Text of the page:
To Somaliland and back

Since I returned from Somaliland last week, I have been pondering how to evaluate the trip.
On the one hand it was a once in a life time experience for me and I’m truly grateful to have been able to do this. I saw many plants that were either new to me or I had not seen for many years. Seeing what people in a country like that have to cope with, also helps in appreciating one’s own situation.
On the other hand we ran into a lot of troubles that made the trip less pleasant and useful than expected. Sometimes the permits we had for travelling within the country were not sufficient; at other times the locals were very suspicious of what we were doing and did not want us to be there. In the end we even decided to cut the visit short and return two days earlier to Ethiopia.
Usually one of the main purposes for a trip like this is making as many pictures as is feasible. Unfortunately the camera I use as a rule (Nikon D700), decided to turn a lot of my pictures completely black. So, although the image took up memory space on the card, it showed only black pixels.  Fortunately I brought a spare body (D70) with me, so not al was lost, but calling the problem annoying would be somewhat of an understatement!
In spite of all this, I came home with a number of interesting pictures, some of which will appear on this blog in due course.

To wet your appetite I add some pictures of
Senecio pendulus, Aloe grisea, Dorstenia foetida and Dracaena schizantha resp.

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Senecio longiflorus ssp. longiflorus

With its upright succulent stems this plant may easily be mistaken for a Euphorbia. It is widely distributed from Malawi and Zambia to South Africa, usually growing among rocks or under bushes.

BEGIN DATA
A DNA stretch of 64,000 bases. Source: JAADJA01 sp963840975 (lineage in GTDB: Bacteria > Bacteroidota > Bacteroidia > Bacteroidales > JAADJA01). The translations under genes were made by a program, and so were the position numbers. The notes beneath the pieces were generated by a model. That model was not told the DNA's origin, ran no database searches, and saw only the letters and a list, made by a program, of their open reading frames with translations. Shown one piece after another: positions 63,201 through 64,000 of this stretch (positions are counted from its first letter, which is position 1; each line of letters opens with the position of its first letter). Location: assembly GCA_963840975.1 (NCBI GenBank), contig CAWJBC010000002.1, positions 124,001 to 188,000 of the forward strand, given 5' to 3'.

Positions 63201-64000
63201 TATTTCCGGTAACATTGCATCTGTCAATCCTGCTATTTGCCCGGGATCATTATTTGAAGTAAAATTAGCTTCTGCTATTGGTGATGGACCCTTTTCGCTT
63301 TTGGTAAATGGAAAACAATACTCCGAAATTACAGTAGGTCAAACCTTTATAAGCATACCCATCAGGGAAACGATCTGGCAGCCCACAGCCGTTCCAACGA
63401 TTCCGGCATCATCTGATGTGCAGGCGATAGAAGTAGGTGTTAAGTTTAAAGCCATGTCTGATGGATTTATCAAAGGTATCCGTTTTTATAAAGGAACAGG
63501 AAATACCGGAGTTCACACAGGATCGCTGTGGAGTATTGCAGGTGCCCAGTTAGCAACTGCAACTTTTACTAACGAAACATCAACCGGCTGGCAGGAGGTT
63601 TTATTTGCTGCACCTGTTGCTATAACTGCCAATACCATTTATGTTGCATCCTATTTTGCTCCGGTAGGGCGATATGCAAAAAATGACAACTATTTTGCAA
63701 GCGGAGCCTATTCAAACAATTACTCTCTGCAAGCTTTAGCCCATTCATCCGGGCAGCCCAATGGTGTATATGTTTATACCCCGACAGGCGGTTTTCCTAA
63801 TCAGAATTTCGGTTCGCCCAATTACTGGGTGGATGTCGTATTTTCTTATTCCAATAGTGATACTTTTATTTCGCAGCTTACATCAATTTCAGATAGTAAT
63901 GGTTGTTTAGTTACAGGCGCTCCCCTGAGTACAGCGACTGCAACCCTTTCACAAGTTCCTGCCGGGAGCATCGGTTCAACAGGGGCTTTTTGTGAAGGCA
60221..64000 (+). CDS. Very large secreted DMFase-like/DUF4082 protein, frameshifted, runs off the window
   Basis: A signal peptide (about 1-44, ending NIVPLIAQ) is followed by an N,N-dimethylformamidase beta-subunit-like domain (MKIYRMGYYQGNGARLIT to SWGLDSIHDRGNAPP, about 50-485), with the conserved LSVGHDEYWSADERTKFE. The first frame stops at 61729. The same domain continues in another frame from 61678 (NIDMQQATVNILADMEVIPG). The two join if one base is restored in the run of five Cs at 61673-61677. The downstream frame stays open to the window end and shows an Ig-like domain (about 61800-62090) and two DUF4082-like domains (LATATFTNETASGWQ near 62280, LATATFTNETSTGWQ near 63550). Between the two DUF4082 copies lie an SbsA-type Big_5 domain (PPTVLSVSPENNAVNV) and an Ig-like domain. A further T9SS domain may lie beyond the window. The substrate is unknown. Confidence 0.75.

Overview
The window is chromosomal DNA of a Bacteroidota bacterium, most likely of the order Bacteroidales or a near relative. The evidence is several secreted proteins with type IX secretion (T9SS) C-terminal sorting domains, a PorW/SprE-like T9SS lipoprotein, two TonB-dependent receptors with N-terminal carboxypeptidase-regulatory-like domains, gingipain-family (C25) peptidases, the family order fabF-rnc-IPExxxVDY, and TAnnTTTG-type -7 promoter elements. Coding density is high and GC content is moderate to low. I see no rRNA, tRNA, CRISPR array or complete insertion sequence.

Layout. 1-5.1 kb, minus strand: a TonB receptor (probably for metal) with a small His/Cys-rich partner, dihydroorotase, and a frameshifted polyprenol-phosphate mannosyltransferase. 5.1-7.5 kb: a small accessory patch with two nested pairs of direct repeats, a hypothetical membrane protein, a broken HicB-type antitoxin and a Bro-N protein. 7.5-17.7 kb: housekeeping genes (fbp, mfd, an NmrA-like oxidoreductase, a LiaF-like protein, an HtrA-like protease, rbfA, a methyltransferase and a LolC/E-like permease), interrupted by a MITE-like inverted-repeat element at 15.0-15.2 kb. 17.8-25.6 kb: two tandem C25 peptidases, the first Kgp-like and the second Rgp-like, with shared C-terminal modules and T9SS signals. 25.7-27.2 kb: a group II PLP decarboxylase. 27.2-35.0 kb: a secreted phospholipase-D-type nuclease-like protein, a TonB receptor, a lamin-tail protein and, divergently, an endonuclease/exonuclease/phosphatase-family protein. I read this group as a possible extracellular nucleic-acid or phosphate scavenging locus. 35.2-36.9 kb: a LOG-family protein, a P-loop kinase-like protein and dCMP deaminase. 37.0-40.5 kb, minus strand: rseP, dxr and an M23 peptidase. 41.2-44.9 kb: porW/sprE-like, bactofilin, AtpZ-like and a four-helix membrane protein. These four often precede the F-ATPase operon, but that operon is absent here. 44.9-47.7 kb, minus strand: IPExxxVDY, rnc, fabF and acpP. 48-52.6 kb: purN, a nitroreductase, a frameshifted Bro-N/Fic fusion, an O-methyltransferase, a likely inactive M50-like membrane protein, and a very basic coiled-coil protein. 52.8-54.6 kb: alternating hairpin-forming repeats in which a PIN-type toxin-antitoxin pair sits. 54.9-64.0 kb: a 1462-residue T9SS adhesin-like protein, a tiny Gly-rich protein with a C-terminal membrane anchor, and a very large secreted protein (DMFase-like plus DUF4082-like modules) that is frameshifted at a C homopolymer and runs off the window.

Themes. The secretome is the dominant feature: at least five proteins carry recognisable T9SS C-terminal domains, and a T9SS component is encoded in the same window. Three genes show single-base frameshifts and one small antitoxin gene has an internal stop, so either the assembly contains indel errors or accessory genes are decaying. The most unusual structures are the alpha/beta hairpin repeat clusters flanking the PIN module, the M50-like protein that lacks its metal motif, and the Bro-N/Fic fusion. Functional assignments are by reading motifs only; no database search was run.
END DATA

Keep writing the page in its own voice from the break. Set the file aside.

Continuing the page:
In general the plants become 60-90 cm tall, but they may as much as 1.8 m. The stems are round at first, but later become somewhat angular or even furrowed. They are green, sometimes with a purple tinge, and decorated with groups of  three dark green or purple lines. The leaves are rather fleshy but short-lived.
When in seed, the shrubs are a striking sight with their tufts of long white hairs.

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Senecio (Curio) acaulis. Part 1

These plants may be up to 30 cm tall but are usually much lower.
The leaves are up to 10 cm long and cylindrical (in the dry season they become flattened).  Apparently they are tasty to some animals, as one often sees them with the upper half chewed off.
The flowers appear in Oct. Nov. and are large and showy (up to over 2 cm in diameter).
The species occurs on rocky outcrops from the Ceres Karoo to the Kouga Mts.

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Senecio (Curio) articulatus

In 1997 Senecio articulatus was placed in the genus Curio, together with a number of other succulent Senecios. As the changes were published in a not very well known journal, they have not been generally accepted (yet?).
Poor old S. articulatus must be in an identity crisis by now, because since it was named first, it has been placed in four different genera (Cacalia, Kleinia, Senecio and now Curio).
Maybe we should just stick to the beautifully descriptive Afrikaans name Worsies (sausages).
The species is widespread from Montagu to Uitenhage, on rocky slopes, usually in (partial) shade.

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Curio radicans

A well known species in cultivation, but also widely distributed in nature (from southern Namibia to the Eastern Cape).
What is not so well known yet is the genus name Curio which apparently we are now supposed to use. So beware, when the taxonomy police comes round next time, you will need a good excuse if you still use the name Senecio (or even Kleinia) radicans.

Whatever you want to call it, I hope you will enjoy the following pictures.

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